“The outpouring of interest we’ve received has exceeded our expectations,” Sarah Maxwell, a spokeswoman for the coalition, said in an emailed statement. “As we bring on new members and hear their stories, it’s evident that too many developers have been unable to make their voices heard.”
The soaring membership of the coalition represents a remarkable shift in thinking, as companies and individual developers take the risky step of speaking out in an effort to change the way Apple operates. Many developers and smaller companies are dependent on Apple for their livelihood and don’t have the resources to cope if Apple removes their app or prohibits them from updating it. Some of Apple’s peers have also stepped up to advocate for changes to the App Store. Earlier this month, Microsoft expressed support for the coalition when it announced guidelines for its Microsoft Store, based on the coalition’s recommendations. And Facebook publicly criticized Apple for changes that will make it more difficult for companies to advertise in iPhone and iPad apps. It comes as the big technology companies have come under increasing scrutiny.
Earlier this month, the House Judiciary Committee released a scathing, 450-page report that criticized Apple and other big technology companies for allegedly using their power to quash competition and stifle innovation for their own financial gain. A section of the report focused on the practices Apple employs on its App Store, where it strictly controls what software can be used on Apple devices and how it can be installed, while collecting 30 percent fees from many developers who make software for iOS, Apple’s mobile operating system.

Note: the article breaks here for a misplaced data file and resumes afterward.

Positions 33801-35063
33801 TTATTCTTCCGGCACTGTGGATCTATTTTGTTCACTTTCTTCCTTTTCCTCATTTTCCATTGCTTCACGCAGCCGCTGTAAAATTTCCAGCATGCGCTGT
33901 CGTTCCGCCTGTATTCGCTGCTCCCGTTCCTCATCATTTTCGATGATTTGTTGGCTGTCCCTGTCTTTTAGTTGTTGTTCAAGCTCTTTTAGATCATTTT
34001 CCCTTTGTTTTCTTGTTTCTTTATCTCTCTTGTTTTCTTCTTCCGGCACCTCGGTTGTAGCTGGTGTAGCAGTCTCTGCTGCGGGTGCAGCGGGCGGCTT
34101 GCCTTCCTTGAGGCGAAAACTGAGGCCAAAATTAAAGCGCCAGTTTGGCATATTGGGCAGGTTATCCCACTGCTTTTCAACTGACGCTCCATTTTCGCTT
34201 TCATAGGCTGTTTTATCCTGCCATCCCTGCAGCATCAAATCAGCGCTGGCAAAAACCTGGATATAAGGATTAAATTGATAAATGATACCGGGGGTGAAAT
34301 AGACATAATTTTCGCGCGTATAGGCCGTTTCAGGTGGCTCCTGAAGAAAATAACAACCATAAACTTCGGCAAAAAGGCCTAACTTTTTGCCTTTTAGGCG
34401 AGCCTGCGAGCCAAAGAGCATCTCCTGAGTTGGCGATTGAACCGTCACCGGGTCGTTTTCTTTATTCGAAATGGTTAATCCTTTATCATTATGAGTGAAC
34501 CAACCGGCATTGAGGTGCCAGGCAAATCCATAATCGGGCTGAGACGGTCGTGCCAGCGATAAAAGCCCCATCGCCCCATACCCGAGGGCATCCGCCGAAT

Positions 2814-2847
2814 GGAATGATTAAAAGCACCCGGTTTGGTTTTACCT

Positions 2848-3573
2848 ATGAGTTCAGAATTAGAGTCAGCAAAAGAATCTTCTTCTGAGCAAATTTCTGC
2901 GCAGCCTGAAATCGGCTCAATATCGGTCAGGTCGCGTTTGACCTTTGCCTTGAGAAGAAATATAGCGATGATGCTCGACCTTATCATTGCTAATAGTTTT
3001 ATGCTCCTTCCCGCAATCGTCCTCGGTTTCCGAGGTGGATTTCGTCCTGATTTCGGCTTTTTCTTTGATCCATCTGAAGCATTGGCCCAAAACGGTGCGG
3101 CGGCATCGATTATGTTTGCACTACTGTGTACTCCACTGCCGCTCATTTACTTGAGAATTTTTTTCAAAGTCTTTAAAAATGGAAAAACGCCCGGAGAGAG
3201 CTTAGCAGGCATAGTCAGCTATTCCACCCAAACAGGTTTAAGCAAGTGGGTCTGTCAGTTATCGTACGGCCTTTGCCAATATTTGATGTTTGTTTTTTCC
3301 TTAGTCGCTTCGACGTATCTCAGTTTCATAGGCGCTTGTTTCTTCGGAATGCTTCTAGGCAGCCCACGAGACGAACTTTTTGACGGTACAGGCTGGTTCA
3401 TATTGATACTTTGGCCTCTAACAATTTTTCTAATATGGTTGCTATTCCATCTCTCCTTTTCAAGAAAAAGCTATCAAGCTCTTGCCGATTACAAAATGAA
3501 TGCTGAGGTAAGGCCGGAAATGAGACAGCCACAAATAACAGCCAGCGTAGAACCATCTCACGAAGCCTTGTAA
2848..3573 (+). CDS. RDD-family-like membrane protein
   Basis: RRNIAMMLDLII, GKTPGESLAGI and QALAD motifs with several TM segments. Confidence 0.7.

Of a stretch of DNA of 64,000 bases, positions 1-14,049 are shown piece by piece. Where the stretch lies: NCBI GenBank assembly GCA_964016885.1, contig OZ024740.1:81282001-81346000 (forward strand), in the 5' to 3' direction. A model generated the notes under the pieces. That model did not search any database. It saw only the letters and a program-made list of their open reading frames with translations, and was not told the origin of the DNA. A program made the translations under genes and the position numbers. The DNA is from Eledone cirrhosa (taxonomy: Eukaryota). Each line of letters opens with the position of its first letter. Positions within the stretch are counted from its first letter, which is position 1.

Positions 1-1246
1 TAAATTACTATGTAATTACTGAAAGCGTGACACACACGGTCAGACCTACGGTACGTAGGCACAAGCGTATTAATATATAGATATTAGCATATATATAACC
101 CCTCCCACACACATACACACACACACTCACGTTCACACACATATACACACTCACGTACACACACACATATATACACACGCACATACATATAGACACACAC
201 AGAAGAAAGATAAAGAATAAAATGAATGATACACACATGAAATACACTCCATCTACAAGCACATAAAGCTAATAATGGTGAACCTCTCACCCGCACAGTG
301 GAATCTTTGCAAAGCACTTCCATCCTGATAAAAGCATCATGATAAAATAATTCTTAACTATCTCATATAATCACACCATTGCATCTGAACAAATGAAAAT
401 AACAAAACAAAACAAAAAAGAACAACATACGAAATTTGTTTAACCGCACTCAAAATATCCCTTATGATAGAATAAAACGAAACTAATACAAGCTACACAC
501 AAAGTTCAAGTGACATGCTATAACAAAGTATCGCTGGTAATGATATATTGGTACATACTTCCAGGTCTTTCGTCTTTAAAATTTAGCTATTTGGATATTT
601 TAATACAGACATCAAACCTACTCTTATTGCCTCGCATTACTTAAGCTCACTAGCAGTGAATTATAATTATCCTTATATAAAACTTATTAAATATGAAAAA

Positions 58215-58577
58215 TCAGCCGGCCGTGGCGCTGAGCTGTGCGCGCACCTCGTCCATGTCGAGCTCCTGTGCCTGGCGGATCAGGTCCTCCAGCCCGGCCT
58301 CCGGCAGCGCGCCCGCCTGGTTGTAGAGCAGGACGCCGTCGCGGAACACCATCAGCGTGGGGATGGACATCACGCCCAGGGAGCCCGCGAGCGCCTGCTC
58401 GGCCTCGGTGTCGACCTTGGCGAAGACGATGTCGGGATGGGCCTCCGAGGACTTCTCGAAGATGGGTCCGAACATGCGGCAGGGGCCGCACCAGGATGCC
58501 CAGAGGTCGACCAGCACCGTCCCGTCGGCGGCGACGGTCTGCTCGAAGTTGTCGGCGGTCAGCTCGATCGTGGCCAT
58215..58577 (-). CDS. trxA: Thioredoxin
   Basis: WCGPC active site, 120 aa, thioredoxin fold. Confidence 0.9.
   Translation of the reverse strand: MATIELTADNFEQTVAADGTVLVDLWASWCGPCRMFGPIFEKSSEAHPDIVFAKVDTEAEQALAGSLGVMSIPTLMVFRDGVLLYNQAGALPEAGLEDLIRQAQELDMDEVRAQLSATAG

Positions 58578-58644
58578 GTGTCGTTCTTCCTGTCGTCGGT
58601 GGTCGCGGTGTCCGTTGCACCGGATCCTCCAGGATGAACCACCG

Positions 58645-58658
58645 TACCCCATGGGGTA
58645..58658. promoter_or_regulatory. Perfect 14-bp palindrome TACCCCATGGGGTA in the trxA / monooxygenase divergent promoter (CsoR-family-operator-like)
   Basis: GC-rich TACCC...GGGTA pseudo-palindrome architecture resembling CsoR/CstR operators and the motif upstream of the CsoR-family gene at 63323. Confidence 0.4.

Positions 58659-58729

Apple did not respond to requests for comment. Apple has denied that it is a monopoly or that it uses anticompetitive business practices.
Companies that rely on mobile apps, games and other software tools for Apple devices once feared ending up on Apple’s bad side, and it was rare to hear a critical word about the company spoken in public. The Cupertino, Calif.-based tech giant has the final say on which mobile apps are approved for iOS devices and what software features those apps are allowed to utilize.
Developers say they worried that complaining about Apple would hurt their ability to get apps and updates approved. The company’s App Store Review Guidelines once contained a warning for developers who might consider protesting Apple’s policies: “If your app is rejected, we have a Review Board that you can appeal to. If you run to the press and trash us, it never helps,” the guidelines once stated, according to a securities filing.
The coalition of companies, many of which are small software developers, aims to get Apple to loosen software rules on iOS. For instance, the App Store is the only method by which customers are allowed to install software on iPads, iPhones and Apple Watches. And software developers can accept payments for digital goods on iOS only one way: Apple’s payment service, which levies a commission on all transactions. The coalition’s members want other options. The Coalition for App Fairness aims to sway lawmakers to take action against Apple, either through new legislation or legal action.